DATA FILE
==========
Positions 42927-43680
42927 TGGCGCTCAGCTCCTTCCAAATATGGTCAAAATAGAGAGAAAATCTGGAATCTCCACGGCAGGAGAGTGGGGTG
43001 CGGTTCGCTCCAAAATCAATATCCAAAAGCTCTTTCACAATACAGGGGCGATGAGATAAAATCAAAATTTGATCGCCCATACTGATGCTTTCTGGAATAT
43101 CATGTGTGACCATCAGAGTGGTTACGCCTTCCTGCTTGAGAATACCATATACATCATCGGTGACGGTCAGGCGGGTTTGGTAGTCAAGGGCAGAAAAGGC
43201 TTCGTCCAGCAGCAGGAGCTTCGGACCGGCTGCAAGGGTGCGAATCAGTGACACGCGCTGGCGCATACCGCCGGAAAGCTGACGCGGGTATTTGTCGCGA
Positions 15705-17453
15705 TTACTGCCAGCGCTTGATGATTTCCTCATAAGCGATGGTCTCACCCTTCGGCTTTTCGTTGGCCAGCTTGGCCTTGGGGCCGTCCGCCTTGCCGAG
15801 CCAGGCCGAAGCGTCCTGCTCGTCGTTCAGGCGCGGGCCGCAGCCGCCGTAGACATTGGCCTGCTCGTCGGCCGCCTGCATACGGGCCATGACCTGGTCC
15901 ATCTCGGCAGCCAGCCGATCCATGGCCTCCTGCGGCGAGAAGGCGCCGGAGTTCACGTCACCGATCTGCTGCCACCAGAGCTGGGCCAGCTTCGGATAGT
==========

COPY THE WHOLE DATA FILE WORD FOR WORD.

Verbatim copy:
Positions 42927-43680
42927 TGGCGCTCAGCTCCTTCCAAATATGGTCAAAATAGAGAGAAAATCTGGAATCTCCACGGCAGGAGAGTGGGGTG
43001 CGGTTCGCTCCAAAATCAATATCCAAAAGCTCTTTCACAATACAGGGGCGATGAGATAAAATCAAAATTTGATCGCCCATACTGATGCTTTCTGGAATAT
43101 CATGTGTGACCATCAGAGTGGTTACGCCTTCCTGCTTGAGAATACCATATACATCATCGGTGACGGTCAGGCGGGTTTGGTAGTCAAGGGCAGAAAAGGC
43201 TTCGTCCAGCAGCAGGAGCTTCGGACCGGCTGCAAGGGTGCGAATCAGTGACACGCGCTGGCGCATACCGCCGGAAAGCTGACGCGGGTATTTGTCGCGA
Positions 15705-17453
15705 TTACTGCCAGCGCTTGATGATTTCCTCATAAGCGATGGTCTCACCCTTCGGCTTTTCGTTGGCCAGCTTGGCCTTGGGGCCGTCCGCCTTGCCGAG
15801 CCAGGCCGAAGCGTCCTGCTCGTCGTTCAGGCGCGGGCCGCAGCCGCCGTAGACATTGGCCTGCTCGTCGGCCGCCTGCATACGGGCCATGACCTGGTCC
15901 ATCTCGGCAGCCAGCCGATCCATGGCCTCCTGCGGCGAGAAGGCGCCGGAGTTCACGTCACCGATCTGCTGCCACCAGAGCTGGGCCAGCTTCGGATAGT